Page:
A vast throng of 200,000 Christian worshippers, many of them clapping, singing, speaking "in tongues" and shouting joyous hallelujahs, rallied on the Mall yesterday as their leaders urged them to save America from the jaws of sin.

The outpouring -- the largest religious gathering here in at least several decades, according to U.S. Park Police -- brought together a colorful array of pentacostals, charismatics and evangelicals who prayed, embraced one another and raised their hands to the sunny skies in a daylong effusion of the spirit.

While the crowd -- a huge cross-section of middle America -- came to Washington ostensibly on a religious pilgrimage, speaker after speaker denounced abortion, divorce, pronography, homosexuality and other sensitive political issues, and prayed earnestly for national deliverance.

The skies, after two days of heavy rains and gray mist, turned blue yesterday for Jesus" and sponsored by One Nation Under God, a coalition of independent, mostly conservative, church leaders.

The mood of the throng was overwhelmingly friendly. There were no serious confrontations and no arrests. People courteously stepped around blankets and sleeping bags spread on the Mall. People in groups both large and small held hands, clutched each other, eyes closed and faces turned heavenward in fervent prayer.

The Rev. Bill Bright of Campus Crusade International of Arrowhead Springs, Calif., and one of the sponsors of "Washington for Jesus," set the keynote of the gathering.

America, he said, is "disintegrating because we have turned from the faith of our fathers. Our first president, George Washington, began every day on his knees with prayer and ended every day on his knees with prayer," Bright said.

"We've turned away from the true God," he said. "We must return to God and God will stop chastising us."

U.S. Park Police estimated the crowd reached its maximum size of 200,000 about 2 p.m. -- the biggest religious assemblage officials could recall and 25,000 more than the crowd that came to the Mall last October when Pope John Paul II celebrated mass.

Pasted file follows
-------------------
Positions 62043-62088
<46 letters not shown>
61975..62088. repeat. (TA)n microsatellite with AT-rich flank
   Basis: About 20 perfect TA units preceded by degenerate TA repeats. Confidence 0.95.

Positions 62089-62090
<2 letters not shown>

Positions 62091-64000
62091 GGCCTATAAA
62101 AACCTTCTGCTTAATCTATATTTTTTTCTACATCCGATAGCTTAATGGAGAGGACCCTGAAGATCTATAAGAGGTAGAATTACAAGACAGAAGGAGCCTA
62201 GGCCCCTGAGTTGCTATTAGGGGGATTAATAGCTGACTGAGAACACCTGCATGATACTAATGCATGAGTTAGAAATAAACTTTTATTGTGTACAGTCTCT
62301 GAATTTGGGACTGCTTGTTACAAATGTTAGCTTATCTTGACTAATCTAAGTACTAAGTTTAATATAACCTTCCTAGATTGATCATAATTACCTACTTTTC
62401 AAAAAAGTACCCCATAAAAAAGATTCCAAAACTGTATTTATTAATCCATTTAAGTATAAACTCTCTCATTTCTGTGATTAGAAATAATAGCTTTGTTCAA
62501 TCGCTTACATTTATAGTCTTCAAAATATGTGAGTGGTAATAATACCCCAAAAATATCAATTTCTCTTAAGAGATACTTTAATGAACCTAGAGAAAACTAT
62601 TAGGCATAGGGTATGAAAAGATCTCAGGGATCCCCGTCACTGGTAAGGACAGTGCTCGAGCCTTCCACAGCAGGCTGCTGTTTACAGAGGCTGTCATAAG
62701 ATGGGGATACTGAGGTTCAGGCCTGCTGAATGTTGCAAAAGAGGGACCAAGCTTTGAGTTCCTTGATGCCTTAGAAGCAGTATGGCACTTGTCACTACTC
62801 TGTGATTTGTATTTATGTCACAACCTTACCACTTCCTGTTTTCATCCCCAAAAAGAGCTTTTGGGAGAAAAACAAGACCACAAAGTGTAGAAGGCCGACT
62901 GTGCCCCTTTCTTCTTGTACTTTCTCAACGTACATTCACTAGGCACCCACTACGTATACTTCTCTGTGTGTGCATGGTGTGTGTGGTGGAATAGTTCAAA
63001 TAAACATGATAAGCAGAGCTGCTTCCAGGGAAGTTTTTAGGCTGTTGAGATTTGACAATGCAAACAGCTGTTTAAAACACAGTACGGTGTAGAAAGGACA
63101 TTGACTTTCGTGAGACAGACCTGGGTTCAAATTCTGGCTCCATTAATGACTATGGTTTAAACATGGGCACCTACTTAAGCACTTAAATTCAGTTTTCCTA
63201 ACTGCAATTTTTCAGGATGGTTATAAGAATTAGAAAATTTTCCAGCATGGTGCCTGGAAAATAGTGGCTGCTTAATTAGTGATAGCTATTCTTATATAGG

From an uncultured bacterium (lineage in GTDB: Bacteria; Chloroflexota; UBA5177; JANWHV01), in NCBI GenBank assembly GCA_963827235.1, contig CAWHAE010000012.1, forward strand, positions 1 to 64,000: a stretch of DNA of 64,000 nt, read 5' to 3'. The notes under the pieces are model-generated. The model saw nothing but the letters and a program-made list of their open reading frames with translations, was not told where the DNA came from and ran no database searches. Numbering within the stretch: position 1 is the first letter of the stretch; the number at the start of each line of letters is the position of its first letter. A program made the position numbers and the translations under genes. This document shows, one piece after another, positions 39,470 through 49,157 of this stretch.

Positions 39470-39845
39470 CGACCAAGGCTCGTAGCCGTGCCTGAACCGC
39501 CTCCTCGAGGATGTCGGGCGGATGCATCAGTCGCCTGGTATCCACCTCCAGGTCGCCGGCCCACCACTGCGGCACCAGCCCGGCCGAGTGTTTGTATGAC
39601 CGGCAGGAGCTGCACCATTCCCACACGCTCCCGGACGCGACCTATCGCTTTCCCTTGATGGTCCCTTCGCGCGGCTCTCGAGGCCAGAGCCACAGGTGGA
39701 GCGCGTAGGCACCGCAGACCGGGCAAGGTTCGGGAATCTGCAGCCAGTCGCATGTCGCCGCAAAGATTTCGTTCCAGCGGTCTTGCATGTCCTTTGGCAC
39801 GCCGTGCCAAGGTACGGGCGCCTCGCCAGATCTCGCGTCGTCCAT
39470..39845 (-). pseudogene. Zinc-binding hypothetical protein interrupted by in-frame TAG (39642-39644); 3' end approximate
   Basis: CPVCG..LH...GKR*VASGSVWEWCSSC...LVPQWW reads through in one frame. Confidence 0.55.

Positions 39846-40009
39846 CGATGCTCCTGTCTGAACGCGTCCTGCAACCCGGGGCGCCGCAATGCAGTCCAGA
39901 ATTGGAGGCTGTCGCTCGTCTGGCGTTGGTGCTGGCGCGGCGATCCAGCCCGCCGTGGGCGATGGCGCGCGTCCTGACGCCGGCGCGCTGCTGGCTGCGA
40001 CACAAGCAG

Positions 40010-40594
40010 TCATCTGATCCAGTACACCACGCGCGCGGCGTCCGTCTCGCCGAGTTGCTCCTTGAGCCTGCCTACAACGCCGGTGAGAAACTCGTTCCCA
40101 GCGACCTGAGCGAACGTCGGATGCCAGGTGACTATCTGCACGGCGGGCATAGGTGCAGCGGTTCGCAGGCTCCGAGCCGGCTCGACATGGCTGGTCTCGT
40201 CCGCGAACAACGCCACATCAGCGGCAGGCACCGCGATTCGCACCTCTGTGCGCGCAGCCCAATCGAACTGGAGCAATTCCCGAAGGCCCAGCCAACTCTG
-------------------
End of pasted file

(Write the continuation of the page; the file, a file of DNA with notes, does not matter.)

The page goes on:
The mass of humanity created predictable traffic jams and Metro subway delays in the Mall area during much of the day. Long lines, sometimes 10 and 12 people deep, formed at the nearby Smithsonian Metro station in the late afternoon as the worshippers began leaving.

The Metro subway system ran at rush-hour schedules throughout the day to handle the crowds, and the subway system offered a special predawn shuttle service between RFK Stadium and the Mall to transport rally celebrators.

The rally capped two days of religious activity costing an estimated $1 million. It began with a series of religious meetings here Monday and a huge youth rally at RFK Stadium Monday night that attracted an estimated 36,000 persons.

Many of the youths at the stadium then came to the mall to join older worshippers for the day of preaching, praying and singing there.

The stage, draped in red-white-and-blue bunting badly streaked by earlier rain, stood opposite the Museum of Natural History on the Mall -- almost the identical site of the altar for the visit of Pope John Paul II. A massive public address system carried the sound for more than a mile in every direction.

The mood on the mall was one of unity with one another, with bright words of "Praise the Lord" and "Hallelujah" replacing more conventional greetings such as "Hello" and "How are you?" Despite the prayers of forgiveness for national sin, the troubles of the secular world seldom intruded into the emotionally charged religious celebration.

Unlike the antinuclear rally here this weekend, this crowd paid little heed to current international events except in vaguest terms of "sin." Only two or three of the more than 60 speakers and prayer leaders scheduled during the day even mentioned Iran.

The Rev. Pat Robertson, who heads the Christian Broadcasting Network in Virginia Beach, Va., and one of the cochairmen for the rally, prayed to God to "reach into Iran and free the hostages, to give us a token that you have heard us."